Goodwill disagreed with the concern that eligibility testing can lead to denials of eligible applicants. “I guess the conclusion we’re coming up with was we didn’t really find that that concern was valid. By no means we’ve talked with every transit agency," he said.
Sapper and Goodwill spoke by phone to paratransit services for ten transit agencies, including Utah Transit Authority's Paratransit Service ADA Program in Salt Lake City, Metro Mobility in Minneapolis and St. Paul, Minnesota, the LIFT in San Diego, California, GO!Bus in Grand Rapids, Michigan, Trans-AID in Winston-Salem, North Carolina and Special Transportation Service in Charlotte, North Carolina.
In Florida, the researchers spoke to Paratransit (TOPS) in Broward County, the Jacksonville Transportation Authority's paratransit program, the Regional Transit System's paratransit service in Gainesville and the SCAT Plus program of Sarasota County Area Transit, where Goodwill is the former general manager. They made one in-person visit to the Sarasota provider.
The researchers' surveys to transit agencies included questions about whether eligibility changes altered the number of applications received, whether they provide rides to applicants who are rendered ineligible, and whether they do in-person cognitive assessments. There are 550 urban paratransit providers in the nation, and 1,100 systems in rural areas, according to the National Transit Database.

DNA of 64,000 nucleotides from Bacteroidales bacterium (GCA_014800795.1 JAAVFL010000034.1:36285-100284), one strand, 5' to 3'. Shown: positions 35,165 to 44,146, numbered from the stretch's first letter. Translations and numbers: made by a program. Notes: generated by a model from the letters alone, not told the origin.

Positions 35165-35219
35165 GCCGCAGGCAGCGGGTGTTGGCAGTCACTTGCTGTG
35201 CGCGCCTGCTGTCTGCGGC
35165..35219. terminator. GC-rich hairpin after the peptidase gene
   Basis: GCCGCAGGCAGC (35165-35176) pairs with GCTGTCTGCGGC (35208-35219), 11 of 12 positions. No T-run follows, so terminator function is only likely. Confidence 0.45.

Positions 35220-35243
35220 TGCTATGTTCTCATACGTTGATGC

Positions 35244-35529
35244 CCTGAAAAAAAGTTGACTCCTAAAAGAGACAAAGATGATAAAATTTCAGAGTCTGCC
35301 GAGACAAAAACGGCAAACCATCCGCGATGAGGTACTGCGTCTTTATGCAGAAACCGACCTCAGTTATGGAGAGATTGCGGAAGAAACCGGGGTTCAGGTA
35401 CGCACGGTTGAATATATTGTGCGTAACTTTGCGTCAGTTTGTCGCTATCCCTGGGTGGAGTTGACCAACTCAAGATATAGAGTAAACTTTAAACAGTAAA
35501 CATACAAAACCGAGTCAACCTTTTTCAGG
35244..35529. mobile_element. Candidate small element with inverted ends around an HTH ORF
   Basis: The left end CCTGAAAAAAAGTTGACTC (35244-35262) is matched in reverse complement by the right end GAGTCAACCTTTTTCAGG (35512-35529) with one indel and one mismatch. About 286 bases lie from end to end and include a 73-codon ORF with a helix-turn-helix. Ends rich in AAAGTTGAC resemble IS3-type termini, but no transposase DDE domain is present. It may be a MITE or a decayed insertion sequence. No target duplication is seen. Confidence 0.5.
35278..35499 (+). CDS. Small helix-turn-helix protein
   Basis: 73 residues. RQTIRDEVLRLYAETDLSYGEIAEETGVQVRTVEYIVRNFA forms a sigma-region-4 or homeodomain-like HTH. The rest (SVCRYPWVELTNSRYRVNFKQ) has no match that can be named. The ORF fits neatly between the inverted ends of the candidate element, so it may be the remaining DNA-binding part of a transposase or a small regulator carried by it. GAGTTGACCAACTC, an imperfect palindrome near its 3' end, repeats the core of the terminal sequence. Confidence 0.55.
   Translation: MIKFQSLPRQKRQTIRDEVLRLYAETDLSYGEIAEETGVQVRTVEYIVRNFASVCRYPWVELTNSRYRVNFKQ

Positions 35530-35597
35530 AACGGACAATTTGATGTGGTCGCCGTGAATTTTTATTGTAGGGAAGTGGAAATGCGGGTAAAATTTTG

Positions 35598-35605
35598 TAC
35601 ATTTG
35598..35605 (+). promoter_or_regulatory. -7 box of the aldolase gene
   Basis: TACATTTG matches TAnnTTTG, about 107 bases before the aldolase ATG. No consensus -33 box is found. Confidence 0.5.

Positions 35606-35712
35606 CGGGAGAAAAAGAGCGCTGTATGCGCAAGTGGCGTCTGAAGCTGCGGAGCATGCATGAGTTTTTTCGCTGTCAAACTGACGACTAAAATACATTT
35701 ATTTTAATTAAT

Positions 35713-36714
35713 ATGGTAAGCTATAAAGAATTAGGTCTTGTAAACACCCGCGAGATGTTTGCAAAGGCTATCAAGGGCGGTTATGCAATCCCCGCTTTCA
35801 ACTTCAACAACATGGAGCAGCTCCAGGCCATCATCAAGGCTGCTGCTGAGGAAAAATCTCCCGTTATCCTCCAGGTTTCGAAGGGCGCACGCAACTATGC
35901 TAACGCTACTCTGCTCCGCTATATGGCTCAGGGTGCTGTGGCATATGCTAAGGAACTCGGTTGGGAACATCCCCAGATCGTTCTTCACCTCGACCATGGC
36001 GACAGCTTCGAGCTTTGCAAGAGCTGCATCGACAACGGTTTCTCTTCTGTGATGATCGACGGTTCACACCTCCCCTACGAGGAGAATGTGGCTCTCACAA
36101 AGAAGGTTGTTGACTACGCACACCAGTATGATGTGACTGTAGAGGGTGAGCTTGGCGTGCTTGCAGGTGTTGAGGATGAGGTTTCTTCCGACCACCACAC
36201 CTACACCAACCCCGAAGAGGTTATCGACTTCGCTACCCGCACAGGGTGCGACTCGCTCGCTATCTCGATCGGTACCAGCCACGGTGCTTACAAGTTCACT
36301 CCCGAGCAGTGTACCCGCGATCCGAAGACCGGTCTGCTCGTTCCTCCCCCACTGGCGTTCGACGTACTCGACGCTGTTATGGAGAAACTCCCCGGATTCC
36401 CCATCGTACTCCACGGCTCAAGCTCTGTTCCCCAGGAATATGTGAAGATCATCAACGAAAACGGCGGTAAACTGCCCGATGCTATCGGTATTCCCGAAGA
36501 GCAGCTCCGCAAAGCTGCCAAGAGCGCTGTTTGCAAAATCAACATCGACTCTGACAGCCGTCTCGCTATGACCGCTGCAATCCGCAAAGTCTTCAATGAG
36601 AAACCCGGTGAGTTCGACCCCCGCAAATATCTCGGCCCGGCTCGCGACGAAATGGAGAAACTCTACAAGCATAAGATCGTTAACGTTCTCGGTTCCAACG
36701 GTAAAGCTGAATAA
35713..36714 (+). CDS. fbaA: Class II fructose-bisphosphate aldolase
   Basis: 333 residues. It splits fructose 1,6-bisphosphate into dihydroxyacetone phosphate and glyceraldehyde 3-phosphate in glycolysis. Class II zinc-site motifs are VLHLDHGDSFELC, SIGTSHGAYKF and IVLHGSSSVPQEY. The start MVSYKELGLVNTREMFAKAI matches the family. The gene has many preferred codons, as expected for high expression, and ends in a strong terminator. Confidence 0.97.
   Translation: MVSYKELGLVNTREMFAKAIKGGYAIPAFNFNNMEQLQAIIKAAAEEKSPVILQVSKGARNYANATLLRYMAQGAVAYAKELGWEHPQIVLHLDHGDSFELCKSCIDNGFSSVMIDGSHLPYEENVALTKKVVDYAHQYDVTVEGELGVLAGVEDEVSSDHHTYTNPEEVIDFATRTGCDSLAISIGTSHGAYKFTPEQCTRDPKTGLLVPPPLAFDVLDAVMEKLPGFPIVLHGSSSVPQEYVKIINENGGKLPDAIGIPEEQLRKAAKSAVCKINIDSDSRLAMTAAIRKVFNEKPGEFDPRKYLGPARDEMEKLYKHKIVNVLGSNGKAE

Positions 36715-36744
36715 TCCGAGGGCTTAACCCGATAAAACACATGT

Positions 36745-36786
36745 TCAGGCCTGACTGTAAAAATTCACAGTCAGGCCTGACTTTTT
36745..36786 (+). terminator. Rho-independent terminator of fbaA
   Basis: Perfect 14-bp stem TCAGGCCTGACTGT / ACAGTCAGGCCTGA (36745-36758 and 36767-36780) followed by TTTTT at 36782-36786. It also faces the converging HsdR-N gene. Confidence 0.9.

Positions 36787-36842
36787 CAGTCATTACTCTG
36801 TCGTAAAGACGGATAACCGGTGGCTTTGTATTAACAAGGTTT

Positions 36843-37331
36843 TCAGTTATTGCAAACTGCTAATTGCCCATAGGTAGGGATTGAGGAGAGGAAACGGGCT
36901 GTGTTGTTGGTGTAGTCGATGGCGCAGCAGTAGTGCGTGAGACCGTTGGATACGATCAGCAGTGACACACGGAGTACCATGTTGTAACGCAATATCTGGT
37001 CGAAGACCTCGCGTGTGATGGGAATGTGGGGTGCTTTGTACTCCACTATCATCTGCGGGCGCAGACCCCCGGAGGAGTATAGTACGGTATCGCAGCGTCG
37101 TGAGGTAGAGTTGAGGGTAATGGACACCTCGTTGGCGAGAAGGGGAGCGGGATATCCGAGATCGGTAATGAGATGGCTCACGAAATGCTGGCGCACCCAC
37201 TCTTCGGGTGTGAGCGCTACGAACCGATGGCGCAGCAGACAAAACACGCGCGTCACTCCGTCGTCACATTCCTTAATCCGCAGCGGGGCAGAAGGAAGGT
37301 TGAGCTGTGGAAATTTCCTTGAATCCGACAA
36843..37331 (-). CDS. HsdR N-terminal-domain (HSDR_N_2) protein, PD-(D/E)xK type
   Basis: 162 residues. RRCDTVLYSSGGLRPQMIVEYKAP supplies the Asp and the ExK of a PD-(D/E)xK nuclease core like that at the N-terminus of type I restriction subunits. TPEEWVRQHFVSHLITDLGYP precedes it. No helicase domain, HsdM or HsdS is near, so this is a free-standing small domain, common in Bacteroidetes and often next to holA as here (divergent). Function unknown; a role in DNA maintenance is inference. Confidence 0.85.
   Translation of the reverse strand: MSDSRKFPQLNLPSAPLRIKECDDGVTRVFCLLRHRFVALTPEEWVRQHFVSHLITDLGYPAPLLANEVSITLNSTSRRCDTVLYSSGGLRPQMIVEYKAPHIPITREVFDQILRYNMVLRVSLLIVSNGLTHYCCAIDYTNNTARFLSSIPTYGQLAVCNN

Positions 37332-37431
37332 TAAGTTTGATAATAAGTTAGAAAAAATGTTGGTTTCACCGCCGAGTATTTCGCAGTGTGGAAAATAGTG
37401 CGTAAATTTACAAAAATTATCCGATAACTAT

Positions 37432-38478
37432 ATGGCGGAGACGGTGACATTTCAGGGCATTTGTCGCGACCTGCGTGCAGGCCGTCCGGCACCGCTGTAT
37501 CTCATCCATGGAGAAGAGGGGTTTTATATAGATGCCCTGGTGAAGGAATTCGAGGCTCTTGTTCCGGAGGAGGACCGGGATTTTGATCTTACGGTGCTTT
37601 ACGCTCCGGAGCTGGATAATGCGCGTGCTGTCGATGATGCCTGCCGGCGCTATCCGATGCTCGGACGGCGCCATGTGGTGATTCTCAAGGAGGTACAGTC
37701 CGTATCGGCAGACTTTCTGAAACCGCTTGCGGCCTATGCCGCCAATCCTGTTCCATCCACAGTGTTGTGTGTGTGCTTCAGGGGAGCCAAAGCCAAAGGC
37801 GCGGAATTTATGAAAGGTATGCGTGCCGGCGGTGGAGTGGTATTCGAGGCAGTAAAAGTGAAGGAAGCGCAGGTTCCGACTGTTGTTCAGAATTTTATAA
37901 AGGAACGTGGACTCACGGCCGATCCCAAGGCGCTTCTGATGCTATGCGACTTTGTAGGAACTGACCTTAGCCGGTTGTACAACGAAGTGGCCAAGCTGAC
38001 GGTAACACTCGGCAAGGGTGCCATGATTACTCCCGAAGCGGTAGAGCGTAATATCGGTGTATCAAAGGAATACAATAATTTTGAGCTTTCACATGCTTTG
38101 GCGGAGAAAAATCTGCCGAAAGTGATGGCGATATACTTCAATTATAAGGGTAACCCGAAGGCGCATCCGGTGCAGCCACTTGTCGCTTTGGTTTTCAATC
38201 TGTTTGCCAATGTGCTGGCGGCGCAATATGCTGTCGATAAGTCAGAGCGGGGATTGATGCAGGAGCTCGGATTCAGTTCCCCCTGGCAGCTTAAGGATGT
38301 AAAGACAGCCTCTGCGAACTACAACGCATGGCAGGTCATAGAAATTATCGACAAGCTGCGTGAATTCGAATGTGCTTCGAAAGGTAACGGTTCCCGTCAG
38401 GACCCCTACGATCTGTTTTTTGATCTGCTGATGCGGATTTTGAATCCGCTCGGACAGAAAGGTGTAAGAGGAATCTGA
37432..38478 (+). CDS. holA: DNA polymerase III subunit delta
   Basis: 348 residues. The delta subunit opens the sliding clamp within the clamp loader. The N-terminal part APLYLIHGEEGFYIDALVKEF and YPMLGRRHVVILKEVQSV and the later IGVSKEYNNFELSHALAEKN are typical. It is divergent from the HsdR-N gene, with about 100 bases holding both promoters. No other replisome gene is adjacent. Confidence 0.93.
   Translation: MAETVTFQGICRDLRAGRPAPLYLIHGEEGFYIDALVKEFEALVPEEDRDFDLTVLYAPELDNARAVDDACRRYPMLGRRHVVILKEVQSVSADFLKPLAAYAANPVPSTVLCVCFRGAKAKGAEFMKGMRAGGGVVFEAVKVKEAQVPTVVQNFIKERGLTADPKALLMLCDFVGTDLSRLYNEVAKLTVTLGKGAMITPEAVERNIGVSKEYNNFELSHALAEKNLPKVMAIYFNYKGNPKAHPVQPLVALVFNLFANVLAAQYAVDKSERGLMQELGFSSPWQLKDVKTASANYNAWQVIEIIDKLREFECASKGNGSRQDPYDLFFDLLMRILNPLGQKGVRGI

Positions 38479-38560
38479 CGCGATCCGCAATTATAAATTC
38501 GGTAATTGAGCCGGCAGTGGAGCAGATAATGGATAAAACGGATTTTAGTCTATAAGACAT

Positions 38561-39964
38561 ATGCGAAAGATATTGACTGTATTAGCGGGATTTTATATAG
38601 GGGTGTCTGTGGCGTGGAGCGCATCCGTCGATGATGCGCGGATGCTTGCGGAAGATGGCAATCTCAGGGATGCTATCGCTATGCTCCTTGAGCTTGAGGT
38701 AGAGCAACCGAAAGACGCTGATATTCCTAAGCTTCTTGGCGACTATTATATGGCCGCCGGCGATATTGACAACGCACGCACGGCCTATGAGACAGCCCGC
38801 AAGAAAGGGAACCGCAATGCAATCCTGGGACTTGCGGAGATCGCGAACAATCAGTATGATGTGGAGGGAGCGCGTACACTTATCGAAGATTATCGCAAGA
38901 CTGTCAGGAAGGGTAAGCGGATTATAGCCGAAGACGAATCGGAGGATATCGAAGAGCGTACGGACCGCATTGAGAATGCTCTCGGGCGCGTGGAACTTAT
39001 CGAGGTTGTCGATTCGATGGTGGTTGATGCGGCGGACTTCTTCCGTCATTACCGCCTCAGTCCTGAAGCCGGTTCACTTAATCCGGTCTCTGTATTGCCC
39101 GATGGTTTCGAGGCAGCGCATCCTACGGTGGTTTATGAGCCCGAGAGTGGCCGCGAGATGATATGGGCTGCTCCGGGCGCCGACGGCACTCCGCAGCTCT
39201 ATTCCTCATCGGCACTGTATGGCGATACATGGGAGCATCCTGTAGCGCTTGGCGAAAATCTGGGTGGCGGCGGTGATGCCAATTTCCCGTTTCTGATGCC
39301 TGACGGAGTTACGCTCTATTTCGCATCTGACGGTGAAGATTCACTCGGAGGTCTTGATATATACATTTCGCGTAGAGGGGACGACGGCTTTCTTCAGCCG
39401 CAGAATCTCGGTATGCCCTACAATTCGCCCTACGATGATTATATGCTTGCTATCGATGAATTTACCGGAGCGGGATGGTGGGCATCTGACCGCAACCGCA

Goodwill, who worked as general manager for Sarasota County Area Transit for almost 20 years before joining the university's research team in 2002, was familiar with paratransit eligibility testing through another recent study, called "Creative Ways to Manage Paratransit Costs," which recommended eligibility changes to reduce costs. "This one wasn’t a direct follow-up but it was related," he said about the studies. The agency Goodwill headed did not conduct in-person tests during his tenure, which briefly included paratransit oversight. Asked whether his work on the prior study had any influence on his positive findings in the current one, Goodwill said, "Personally I don’t feel I’m conflicted. The other study looked at a lot of different techniques to manage paratransit generally."